Dynamics of interplay between third-party interveners and national factions in civil war peace negotiations : case studies on Cambodia and El Salvador
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This thesis examines the processes of the peace negotiations in Cambodia (1987-1993) and El Salvador (1989-1993) in order to address the following question: What does the interplay between the national factions and the external interveners in peace negotiations tell us about their chances of achieving their goals? By using the concept of ‘interplay,’ this study reinterprets the negotiation processes as the negotiating actors’ exchanges of strategic moves. In particular, it explores how the negotiating actors’ attitudes towards the core negotiation issues changed in the two cases and how the changes affected their counterparts’ negotiating strategies. There are two aspects to the findings of this thesis, one descriptive and the other explanatory. First, this study has investigated the characteristics of the negotiating actors’ strategies and the pattern of the interplay between them. As for the interveners’ strategies, this thesis finds that impartial third parties generally employ diplomatic intervention methods, while advocate states enjoy a wider range of options. In addition, national factions’ behaviour is generally affected by three factors: their fundamental goals, the domestic resources under their control, and the incentives or pressure from external interveners. It is also observed that the stronger the intervention becomes, the more that national factions’ provisional strategies are inclined to be receptive towards the intervention. Nevertheless, the national factions rarely fully accepted proposals that they deemed harmful to the achievement of their fundamental goals. Second, based on the descriptive findings, this thesis highlights the importance of mutual understanding between national factions and external interveners. The case studies of Cambodia and El Salvador show that the effectiveness of a particular intervention depends not so much on the type of method employed but on the context in which it is applied. An intervention is more likely to be effective when it is used in a way that national factions can understand and is supported by the consistently strong attention of external interveners. In addition, it is observed that actors’ ethnocentric perceptions on core concepts of conflict and negotiation as well as their lack of an effective communication capability are some of the common causes of the misunderstandings that arise during negotiation processes.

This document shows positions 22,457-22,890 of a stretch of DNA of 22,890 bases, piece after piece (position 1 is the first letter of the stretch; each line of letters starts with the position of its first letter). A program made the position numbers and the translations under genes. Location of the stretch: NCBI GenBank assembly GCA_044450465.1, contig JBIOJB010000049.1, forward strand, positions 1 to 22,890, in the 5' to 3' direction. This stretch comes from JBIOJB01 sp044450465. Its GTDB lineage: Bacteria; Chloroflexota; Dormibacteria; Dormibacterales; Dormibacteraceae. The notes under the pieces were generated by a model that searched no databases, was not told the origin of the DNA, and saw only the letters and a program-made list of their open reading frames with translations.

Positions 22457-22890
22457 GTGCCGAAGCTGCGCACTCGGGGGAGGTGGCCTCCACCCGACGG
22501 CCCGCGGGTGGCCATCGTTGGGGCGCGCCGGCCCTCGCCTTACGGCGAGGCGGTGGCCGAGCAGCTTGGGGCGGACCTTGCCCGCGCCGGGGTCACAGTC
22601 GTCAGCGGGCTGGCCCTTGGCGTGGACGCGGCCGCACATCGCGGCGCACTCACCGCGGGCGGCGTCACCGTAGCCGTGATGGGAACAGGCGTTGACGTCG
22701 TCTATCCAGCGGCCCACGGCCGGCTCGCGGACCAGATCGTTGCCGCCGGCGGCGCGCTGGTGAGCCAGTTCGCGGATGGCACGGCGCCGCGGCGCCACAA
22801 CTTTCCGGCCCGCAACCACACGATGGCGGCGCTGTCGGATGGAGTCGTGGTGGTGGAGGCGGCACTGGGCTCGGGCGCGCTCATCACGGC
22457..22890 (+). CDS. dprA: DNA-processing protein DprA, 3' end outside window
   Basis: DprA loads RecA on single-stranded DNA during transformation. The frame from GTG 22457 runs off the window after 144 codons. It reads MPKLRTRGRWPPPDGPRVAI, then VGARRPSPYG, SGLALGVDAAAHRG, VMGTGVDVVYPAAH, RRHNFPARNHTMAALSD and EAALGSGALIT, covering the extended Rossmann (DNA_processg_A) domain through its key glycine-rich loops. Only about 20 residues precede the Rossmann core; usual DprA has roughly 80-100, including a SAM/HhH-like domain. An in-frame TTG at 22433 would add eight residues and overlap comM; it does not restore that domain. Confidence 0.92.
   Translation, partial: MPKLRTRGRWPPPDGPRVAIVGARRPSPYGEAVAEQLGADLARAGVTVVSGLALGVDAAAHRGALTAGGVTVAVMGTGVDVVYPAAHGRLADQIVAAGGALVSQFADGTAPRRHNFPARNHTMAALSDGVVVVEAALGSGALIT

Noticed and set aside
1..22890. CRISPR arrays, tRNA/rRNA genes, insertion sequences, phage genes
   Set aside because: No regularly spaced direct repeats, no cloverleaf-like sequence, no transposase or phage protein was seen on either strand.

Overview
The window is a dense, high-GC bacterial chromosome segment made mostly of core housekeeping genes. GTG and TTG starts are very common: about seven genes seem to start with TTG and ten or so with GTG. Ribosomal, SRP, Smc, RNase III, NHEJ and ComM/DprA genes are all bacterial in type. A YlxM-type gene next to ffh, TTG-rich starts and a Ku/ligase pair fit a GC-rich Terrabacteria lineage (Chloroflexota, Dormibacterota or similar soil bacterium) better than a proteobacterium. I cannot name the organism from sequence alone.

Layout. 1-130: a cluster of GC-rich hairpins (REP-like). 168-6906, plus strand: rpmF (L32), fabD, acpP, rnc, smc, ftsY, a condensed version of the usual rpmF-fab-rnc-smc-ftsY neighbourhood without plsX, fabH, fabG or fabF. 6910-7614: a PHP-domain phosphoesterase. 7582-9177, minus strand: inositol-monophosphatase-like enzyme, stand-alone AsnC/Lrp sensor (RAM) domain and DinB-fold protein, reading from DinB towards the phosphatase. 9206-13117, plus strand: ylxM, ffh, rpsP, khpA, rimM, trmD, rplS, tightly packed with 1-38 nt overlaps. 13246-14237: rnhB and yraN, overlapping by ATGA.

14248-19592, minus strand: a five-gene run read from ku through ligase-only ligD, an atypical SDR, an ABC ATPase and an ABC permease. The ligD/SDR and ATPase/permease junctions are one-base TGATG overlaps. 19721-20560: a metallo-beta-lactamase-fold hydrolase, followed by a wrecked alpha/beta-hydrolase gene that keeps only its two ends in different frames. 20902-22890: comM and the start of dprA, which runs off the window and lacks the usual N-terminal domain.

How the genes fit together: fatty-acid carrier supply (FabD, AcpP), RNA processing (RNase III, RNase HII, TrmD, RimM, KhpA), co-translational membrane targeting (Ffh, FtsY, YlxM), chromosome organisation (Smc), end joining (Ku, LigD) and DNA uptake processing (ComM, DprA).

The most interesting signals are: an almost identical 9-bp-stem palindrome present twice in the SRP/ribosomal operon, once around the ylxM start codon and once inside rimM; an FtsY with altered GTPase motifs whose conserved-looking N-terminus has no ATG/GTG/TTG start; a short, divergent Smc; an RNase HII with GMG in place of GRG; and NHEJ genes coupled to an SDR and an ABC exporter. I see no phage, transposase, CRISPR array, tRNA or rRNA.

Thesis, PhD Doctor of Philosophy
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